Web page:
LISBON – Bailed-out eurozone state Portugal will hold a fresh round of talks with its international creditors this week amid persistent concerns that it needs even more help to balance its strained public finances.
Officials from the 'troika' of the European Union, European Central Bank and the International Monetary Fund begin Wednesday a two-week review of the economy, checking Portugal's progress since a 78 billion euro (US$103 billion) bailout in 2011.
Having got through two previous rounds, Lisbon now waits to find out if it will get the next tranche of aid worth 14.9 billion euros as the pressure mounts on the government from popular unease.
On Saturday, hundreds of thousands protested against austerity measures adopted under the May 2011 bailout, carrying banners such as "The struggle continues" and "No to exploitation, no to inequality, no to impoverishment."
The CGTP union which called the march estimated 300,000 people took part, while police would not give any figures, in line with their usual practice.
"We are convinced that it is one of the biggest demonstrations in the last 30 years," said Armenio Carlos, general secretary of the CGTP, in a speech at the end of the protest in the landmark Praca do Comercio (Commerce Square).
He called the bailout conditions "a programme of aggression against workers and against the national interest.
"Austerity does not create wealth. The country needs the rope around its neck to be removed so that it can breathe, live and work," he said.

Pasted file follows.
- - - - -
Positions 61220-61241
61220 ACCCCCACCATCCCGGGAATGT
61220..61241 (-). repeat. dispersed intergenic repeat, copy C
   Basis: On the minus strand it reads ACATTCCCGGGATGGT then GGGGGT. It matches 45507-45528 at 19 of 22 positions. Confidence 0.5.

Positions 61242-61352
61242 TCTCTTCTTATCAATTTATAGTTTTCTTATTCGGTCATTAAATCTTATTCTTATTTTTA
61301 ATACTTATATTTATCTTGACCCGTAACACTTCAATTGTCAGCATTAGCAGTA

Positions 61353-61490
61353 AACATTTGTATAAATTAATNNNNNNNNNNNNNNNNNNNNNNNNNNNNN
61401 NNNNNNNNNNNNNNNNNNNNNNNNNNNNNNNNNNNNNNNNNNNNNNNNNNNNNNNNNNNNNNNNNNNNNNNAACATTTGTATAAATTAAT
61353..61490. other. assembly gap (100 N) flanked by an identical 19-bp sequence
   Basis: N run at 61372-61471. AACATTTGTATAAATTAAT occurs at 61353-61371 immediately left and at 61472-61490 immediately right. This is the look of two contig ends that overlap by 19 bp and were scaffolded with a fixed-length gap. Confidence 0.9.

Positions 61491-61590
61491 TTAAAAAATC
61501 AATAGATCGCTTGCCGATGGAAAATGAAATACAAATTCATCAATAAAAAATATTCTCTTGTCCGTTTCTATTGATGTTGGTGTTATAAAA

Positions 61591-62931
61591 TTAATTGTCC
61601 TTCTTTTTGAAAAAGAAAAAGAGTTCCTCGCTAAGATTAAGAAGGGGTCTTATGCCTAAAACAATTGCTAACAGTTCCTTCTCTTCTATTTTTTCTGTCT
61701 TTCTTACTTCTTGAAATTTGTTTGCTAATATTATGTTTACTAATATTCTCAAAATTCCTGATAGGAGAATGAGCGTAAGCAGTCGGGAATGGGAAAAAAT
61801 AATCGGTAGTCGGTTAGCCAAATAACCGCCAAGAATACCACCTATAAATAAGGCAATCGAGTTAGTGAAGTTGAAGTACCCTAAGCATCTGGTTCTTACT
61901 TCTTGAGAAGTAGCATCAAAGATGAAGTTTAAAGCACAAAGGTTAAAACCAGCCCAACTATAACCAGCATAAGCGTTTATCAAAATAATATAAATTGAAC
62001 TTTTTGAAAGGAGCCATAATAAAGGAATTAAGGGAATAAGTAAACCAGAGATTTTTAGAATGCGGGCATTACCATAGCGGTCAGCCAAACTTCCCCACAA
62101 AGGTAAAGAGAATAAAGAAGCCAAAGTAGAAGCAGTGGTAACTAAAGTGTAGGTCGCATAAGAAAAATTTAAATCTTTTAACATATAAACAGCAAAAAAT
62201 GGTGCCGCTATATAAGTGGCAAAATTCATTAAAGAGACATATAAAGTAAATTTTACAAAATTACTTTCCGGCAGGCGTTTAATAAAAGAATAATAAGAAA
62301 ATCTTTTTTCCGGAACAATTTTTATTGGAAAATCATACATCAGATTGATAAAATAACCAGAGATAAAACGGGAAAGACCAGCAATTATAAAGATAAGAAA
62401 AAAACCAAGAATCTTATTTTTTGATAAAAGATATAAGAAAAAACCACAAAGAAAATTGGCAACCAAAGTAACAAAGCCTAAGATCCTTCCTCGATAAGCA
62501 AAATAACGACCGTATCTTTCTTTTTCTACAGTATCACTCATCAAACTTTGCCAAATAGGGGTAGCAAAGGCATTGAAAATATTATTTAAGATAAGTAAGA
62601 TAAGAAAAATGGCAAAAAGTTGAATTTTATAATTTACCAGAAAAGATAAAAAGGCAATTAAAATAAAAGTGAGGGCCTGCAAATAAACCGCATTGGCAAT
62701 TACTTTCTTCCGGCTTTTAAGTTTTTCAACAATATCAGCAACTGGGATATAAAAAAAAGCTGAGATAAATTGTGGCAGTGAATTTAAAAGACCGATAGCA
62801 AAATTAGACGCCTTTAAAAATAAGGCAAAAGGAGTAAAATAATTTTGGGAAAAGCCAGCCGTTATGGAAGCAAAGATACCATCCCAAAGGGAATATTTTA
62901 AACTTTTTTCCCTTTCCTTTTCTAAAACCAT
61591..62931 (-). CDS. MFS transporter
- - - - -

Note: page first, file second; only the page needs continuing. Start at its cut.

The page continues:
So far the centre-right government of Pedro Passo Ceolho has made some progress in the face of unemployment rising to 13 per cent and an economy which is expected to shrink 3.0 per cent this year.
"The troika ought to take the initiative and adjust (the programme)," said former finance minister Eduardo Catroga who helped negotiate the 2011 bailout.
"The troika was working (then) on a certain number of hypotheses which they should look at again," he said.
Financial analysts estimate the country could need up to another 50 billion euros to get it through the next few years.
"We are expecting ... additional funds for Portugal of between 30 and 50 billion euros through to 2014," Goldman Sachs said in a recent note.
Portugal, like many weaker eurozone members such as neighbour Spain and Italy, has found it hard to raise fresh funds on the financial markets in recent months although the pressure has eased in recent weeks.
It remains the case, however, that its finances are stretched, driving speculation it might need additional help.
Prime Minister Passos Coelho insists that Portugal will stick to its commitments but recent comments by Germany, Europe's powerhouse economy and main provider of bailout funds, suggested that something new was in the works.
An exchange between Portuguese Finance Minister Vitor Gaspar and his German counterpart, filmed unknown to them, appeared to show them ready to discuss adjustments to the current bailout.
Despite such speculation, this week's meetings are to focus on a review of the economic reforms so far adopted in transport, energy, property, the labour market and the judicial system. AFP